Innovation from the Margins: Users, Producers and Technology Choice
Project 1: Circulating Sciences From Below (2009-2018)
I am working on my first book which describes community ophthalmology NGOs in South Asia and East Africa. These professionals are re-inventing surgical sciences and ophthalmic technologies, and creating new hospital management techniques in order to fight avoidable blindness worldwide. I am using Innovation Studies theory (socio-technical regimes and multi-level perspective) as well as critical theory from Feminist Technology Studies, and Political Sociology of Science & Technology to explain: (1) how appropriate technology choices are made collectively; and (2) the processes by which these innovations circulate throughout the world – to the benefit of both low-income patients and global modern science.
Project 2: Blind Users and Everyday Technologies (Preliminary)
My second project involves participatory action research with photographers trained in sensory photography. Together these participants (persons with blindness and low vision) and I articulated and tried to answer a research question about technology as an obstacle or an aid. This project is being conducted in the U.S. It uses the photovoice methodology.
Project 3: Gender, Environment and ICT4D (Ongoing)
Project 3 involves analyzing the gender role of women in the design, production and use of information and communications technologies for international development. In the first part of this project, I have examined the likelihood of a proposed collaboration between scientists and rural women in the Indian Ocean region to increase women's access/recognition/participation in development, where the women are involved in participatory sensing using mobile phones. In the second part of this project, I am examining civil society organizations' potential ability to encourage sustainable technology production and consumption choices among other non-profit and for-profit organizations. These influential civil society organizations are interested in decreasing the accumulation of electronic waste (e-waste) which negatively (and primarily) causes environmental health harms to women and children in the global south.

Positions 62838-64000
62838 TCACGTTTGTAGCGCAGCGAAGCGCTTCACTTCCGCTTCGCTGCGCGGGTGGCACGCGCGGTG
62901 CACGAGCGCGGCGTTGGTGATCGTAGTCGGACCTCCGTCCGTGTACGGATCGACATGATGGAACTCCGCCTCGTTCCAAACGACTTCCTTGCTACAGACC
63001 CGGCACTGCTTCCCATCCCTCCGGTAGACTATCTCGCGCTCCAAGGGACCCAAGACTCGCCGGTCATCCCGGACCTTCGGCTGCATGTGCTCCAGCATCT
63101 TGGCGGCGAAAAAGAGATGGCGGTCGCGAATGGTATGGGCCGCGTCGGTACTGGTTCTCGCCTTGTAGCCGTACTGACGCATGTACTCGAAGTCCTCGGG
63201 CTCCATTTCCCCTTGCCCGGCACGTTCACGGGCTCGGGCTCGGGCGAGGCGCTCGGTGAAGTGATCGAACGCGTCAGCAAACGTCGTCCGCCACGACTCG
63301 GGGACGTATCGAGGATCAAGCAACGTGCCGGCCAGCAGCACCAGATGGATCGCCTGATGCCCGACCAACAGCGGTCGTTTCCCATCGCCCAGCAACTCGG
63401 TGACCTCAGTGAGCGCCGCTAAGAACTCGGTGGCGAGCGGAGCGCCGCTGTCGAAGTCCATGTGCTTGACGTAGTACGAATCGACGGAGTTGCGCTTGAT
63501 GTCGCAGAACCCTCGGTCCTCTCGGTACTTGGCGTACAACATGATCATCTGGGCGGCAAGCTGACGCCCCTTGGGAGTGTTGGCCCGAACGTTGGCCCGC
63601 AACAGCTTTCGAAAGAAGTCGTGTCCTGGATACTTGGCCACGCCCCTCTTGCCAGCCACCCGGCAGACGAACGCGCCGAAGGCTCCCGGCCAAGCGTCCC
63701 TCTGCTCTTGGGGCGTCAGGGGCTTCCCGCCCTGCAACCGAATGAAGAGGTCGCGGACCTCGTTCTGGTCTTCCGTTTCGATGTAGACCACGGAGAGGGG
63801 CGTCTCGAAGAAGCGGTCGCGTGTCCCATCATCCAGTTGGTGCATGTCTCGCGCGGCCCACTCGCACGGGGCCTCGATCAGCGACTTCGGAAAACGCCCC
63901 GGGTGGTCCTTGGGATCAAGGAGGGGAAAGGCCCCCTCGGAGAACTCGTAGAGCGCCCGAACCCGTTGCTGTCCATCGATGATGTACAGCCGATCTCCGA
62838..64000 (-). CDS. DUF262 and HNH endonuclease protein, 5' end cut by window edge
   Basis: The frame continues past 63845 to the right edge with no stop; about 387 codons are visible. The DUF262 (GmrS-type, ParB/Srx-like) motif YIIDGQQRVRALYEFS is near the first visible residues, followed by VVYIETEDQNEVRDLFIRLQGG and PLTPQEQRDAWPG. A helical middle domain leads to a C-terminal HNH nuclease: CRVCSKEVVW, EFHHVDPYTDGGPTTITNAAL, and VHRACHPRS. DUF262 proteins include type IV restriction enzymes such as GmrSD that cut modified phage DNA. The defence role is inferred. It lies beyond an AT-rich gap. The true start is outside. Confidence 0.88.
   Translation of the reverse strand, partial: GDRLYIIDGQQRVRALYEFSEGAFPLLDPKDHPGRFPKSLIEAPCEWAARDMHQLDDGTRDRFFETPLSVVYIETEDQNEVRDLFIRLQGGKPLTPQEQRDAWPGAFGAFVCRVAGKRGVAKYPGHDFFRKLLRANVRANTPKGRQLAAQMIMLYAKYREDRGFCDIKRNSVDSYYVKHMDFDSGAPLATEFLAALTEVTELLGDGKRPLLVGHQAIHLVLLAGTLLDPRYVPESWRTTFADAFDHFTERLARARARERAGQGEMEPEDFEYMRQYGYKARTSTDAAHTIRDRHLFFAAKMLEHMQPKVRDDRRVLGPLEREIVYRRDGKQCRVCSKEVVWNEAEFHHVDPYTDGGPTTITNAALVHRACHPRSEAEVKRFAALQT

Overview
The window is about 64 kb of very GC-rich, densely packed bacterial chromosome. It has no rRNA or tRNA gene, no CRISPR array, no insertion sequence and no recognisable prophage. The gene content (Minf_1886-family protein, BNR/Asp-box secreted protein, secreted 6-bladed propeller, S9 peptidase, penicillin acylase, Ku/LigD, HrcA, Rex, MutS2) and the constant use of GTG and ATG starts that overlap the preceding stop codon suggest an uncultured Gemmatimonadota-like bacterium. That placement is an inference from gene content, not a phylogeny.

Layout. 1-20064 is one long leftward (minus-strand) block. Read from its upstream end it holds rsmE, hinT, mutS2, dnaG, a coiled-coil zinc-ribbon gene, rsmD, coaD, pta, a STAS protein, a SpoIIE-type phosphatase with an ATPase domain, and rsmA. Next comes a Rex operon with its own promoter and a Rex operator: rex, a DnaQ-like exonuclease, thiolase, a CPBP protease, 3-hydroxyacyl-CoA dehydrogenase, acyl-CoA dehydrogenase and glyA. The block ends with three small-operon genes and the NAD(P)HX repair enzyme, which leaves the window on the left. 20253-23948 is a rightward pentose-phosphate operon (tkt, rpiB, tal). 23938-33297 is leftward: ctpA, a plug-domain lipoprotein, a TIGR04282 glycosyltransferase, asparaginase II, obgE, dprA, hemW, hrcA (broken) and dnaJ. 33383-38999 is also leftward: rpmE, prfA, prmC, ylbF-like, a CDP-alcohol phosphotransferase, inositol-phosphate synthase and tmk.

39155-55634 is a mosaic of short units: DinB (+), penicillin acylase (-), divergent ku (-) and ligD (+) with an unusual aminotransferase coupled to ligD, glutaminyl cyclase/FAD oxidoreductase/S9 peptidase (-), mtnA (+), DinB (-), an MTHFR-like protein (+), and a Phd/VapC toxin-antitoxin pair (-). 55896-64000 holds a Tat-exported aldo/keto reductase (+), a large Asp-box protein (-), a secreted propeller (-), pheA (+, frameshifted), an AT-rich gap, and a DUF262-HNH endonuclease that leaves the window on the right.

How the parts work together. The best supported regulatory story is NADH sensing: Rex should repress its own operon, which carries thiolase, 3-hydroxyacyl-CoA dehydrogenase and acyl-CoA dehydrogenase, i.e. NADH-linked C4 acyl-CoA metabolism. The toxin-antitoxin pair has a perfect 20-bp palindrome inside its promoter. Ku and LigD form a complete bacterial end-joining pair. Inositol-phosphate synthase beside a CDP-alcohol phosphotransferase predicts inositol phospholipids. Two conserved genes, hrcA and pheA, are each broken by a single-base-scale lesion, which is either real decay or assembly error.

Professorial Assistant: Georgia Artzberger
Project 4: Gender and Socio-technical System Change (Ongoing)
My newest project returns to my interest in science and technology circulation from the global south outwards. In this project, I investigate women's roles in producing and circulating knowledge, expertise and skills while working as: ophthalmic technicians (refractionists and surgical technologists), instrument repair technicians, and manufacturing production technicians.